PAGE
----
It’s October and the fall season is upon us. Of course, October also means Halloween and that means pumpkin, pumpkin, pumpkin, and more pumpkin.

Even here in Florida, our pumpkin patches are popping up all over. There will be Jack-o’-lanterns on porches, windowsills and front lawns.

As my creative juices begin to flow, resembling of comfort foods impinge my memory. The pumpkin is versatile as you can make both savory and sweet dishes. You can boil them, and smash and add a little butter with some herbs. You can make pumpkin hash with peppers and onions. You certainly can’t mention the pumpkin and not speak of pumpkin pie, pumpkin bread, pumpkin cheese cake, pumpkin biscuits and need I dare say, pumpkin soup.

Speaking of soup, a fan favorite comes to mind, the perfect one pot dish. It sings fall, it says get into my belly. It is Chef Irie’s Coconut Pumpkin rum soup. A blend of spices, heat, rum and coconut milk that allows your mouth to water, it just screams fall comfort. This soups speaks of my Caribbean roots via the Calabaza squash.

There are many varieties of pumpkins found all over the world. There are small, large, heavy weights and even world record size (2,032 pounds, Uesugi Farms Pumpkin Park – Morgan Hill, Ca.). The afore mentioned Calabaza Squash also known as the Caribbean pumpkin can be found in many a Caribbean pots for soups & stews, the Pumpkin Choka – a smashed pumpkin side dish found in Trinidad or as a condiment addition to many a Roti wraps. The Calabaza is noticeably different from its American counterpart that we normally see during the fall months — the Jack-O’-Lantern, Aladdin variety — both in its texture, taste and sexy green and white striations of the outerwear.

A few things to keep in mind when you go pumpkin shopping: Always buy a pumpkin with a stem, they will keep longer. Don’t refrigerate the pumpkin, especially if it’s getting turned into a ghoulish lawn caricature. The moisture causes rapid deterioration. Get a pumpkin that doesn’t have any crazy blemishes, cracks or soft spots. Select a pumpkin with a nice deep orange suit. It just has to be sexy.

Now if you are from the Caribbean and reading this, you might just revert to what grandma said about whole pumpkins. When you hold it up and tap it with your fingers and a nice deep hollow sound comes back to you it might just bring a smile. That would signify a nice dry pumpkin that doesn’t have too much water, one that’s going to make that mash pumpkin or beef soup delish. And if you cut into that pumpkin and you see that fabulous deep orange color, the beef soup for Saturday’s dinner will be on Fiyah!

You will definitely love this soup when you get to make it in your kitchen. This is a healthy meal to have seeing that pumpkins are very low in calorie with no saturated fats and cholesterol. They also are a storehouse of many antioxidants such as Vitamins A, C, and E.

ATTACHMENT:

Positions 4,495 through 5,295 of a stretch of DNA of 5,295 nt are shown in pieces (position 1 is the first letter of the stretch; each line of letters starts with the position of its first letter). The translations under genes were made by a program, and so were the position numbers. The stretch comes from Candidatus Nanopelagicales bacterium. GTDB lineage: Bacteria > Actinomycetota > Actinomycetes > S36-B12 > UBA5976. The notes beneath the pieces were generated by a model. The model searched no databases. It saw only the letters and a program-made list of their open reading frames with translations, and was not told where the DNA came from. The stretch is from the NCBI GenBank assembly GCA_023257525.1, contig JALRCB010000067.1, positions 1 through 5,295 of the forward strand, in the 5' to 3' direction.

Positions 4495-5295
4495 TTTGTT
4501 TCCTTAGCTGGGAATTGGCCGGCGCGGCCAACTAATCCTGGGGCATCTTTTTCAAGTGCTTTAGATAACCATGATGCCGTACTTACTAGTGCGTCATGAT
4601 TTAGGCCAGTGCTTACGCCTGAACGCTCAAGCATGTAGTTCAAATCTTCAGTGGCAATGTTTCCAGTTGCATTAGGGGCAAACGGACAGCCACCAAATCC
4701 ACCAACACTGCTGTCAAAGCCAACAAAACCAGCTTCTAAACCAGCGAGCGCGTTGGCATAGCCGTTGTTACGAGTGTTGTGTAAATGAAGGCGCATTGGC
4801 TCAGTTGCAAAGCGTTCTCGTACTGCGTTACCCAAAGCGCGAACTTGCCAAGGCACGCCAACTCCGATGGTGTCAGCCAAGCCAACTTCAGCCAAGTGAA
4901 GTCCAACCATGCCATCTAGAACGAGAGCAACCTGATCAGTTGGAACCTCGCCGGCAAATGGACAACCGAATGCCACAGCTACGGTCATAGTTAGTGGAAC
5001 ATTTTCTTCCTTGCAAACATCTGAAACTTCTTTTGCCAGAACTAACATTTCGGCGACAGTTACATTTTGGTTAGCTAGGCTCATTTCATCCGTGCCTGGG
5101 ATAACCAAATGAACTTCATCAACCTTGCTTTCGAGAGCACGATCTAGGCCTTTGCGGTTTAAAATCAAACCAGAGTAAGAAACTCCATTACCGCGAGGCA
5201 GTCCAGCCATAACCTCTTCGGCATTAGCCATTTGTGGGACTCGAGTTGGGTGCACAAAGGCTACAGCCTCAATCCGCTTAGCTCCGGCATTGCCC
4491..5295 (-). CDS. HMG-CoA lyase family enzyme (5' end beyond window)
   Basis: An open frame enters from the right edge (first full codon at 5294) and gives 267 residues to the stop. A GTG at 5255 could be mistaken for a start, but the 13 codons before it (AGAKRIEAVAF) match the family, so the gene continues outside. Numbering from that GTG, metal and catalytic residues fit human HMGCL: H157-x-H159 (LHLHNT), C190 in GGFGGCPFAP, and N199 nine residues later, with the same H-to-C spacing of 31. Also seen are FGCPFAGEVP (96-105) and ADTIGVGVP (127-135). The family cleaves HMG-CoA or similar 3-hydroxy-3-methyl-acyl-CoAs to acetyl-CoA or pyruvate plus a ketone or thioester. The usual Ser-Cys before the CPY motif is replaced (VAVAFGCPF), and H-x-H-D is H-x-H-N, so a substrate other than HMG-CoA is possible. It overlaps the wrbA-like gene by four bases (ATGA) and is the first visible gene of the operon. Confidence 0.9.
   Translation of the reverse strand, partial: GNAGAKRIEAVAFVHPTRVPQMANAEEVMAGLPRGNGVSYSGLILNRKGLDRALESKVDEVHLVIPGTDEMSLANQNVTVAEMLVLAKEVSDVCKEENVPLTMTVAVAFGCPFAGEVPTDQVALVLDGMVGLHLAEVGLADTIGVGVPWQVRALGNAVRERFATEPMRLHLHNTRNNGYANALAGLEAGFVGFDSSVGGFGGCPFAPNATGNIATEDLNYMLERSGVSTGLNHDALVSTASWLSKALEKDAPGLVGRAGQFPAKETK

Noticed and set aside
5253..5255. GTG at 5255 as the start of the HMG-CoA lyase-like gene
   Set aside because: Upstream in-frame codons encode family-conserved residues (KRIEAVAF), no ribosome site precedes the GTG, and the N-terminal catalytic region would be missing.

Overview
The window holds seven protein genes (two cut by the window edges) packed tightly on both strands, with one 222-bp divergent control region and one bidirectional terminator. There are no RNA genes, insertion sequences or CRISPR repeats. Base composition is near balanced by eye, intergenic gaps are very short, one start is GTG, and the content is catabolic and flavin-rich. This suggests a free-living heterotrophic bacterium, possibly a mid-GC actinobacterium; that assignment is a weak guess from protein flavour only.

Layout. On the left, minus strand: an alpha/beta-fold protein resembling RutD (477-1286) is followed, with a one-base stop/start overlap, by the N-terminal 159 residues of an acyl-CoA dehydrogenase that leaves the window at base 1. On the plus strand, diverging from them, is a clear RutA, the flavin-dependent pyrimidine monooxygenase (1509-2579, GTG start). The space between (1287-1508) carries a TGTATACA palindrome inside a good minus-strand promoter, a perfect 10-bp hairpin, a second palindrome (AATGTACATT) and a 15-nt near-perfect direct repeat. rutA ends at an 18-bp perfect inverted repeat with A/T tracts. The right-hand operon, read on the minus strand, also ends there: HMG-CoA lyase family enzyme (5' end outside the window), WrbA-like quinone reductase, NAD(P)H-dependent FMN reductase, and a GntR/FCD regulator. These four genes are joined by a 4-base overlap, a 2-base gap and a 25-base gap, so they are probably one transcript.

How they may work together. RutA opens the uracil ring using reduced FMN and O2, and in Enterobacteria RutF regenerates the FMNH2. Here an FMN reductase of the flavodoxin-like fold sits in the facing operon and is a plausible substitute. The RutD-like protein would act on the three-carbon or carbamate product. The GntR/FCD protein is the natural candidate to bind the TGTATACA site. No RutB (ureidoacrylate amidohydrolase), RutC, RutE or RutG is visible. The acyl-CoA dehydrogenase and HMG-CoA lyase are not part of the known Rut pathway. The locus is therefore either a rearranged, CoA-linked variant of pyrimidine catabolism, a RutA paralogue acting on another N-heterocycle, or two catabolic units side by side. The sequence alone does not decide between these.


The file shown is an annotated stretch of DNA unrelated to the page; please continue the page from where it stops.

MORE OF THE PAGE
So as we head into the holiday season, don’t just think lawn jockey or pie filler. Think sumptuous velvety coconut pumpkin rum soup as it glides across your palette, dripping from the corners of your mouth. Have it with a salad or some good old rustic bread. Be creative with the pumpkin this year. Till next time, make it Food on Fiyah!!!

 Coconut pumpkin rum soup

4 Tb olive oil

½ cp chopped onions

2 Tb finely diced garlic

¼ cp diced green pepper

6 -8 cps pumpkin, diced (Calabaza)

½ cp brown sugar

1 tsp ground nutmeg

1 tsp ground cinnamon

1 Tb ground ginger

1 ½ cp dark rum (Bacardi Anjeo or Gooslings)

1 Tb chopped thyme leaves

4 cp chicken or vegetable stock

1 can coconut milk

Salt & pepper to taste


Sauté onions and garlic for about 2 minutes.

Add the next six ingredients and sauté until the sugar just starts to caramelize then add the rum. Let cook for another 2 minutes.

Add stock and cook for about 10 minutes then remove from the heat and puree until smooth using a hand blender.

Return to heat and add the coconut milk. Stir and let simmer for about 5 minutes then check for seasoning.

Spiced Pumpkin

3 Tb vegetable oil, canola or olive oil

¼ cp diced red onions

1 Tb chopped garlic

1 tsp chopped ginger

¼ cp red & green pepper, diced

½ tsp chopped scotch Bonnet pepper

½ tsp cumin seeds

2 tsp ground coriander

1cp diced tomatoes

4 cp pumpkin, medium diced

1 tsp thyme leaves

1 tsp salt

3 Tb coconut cream

½ cp chopped cilantro

1 ½ tsp salt & pepper

Cilantro sprigs as garnish


In Medium sauce pot, add about 6 cups water with the salt, let come to a boil then add the pumpkin. Cook until pumpkin is just cooked through and remove from water and drain.

In large sauté pan, add oil on medium heat and onion, garlic, ginger and saute for about I minute. Add the peppers, season then sauté for about 2 minutes. Add the pumpkin and tomatoes then toss. Add the spice and thyme and toss well then add the coconut cream along with half the chopped cilantro. Cook for another 5 minutes, add remaining chopped cilantro and check seasoning with salt and pepper then remove from heat.

Plate on a platter to serve.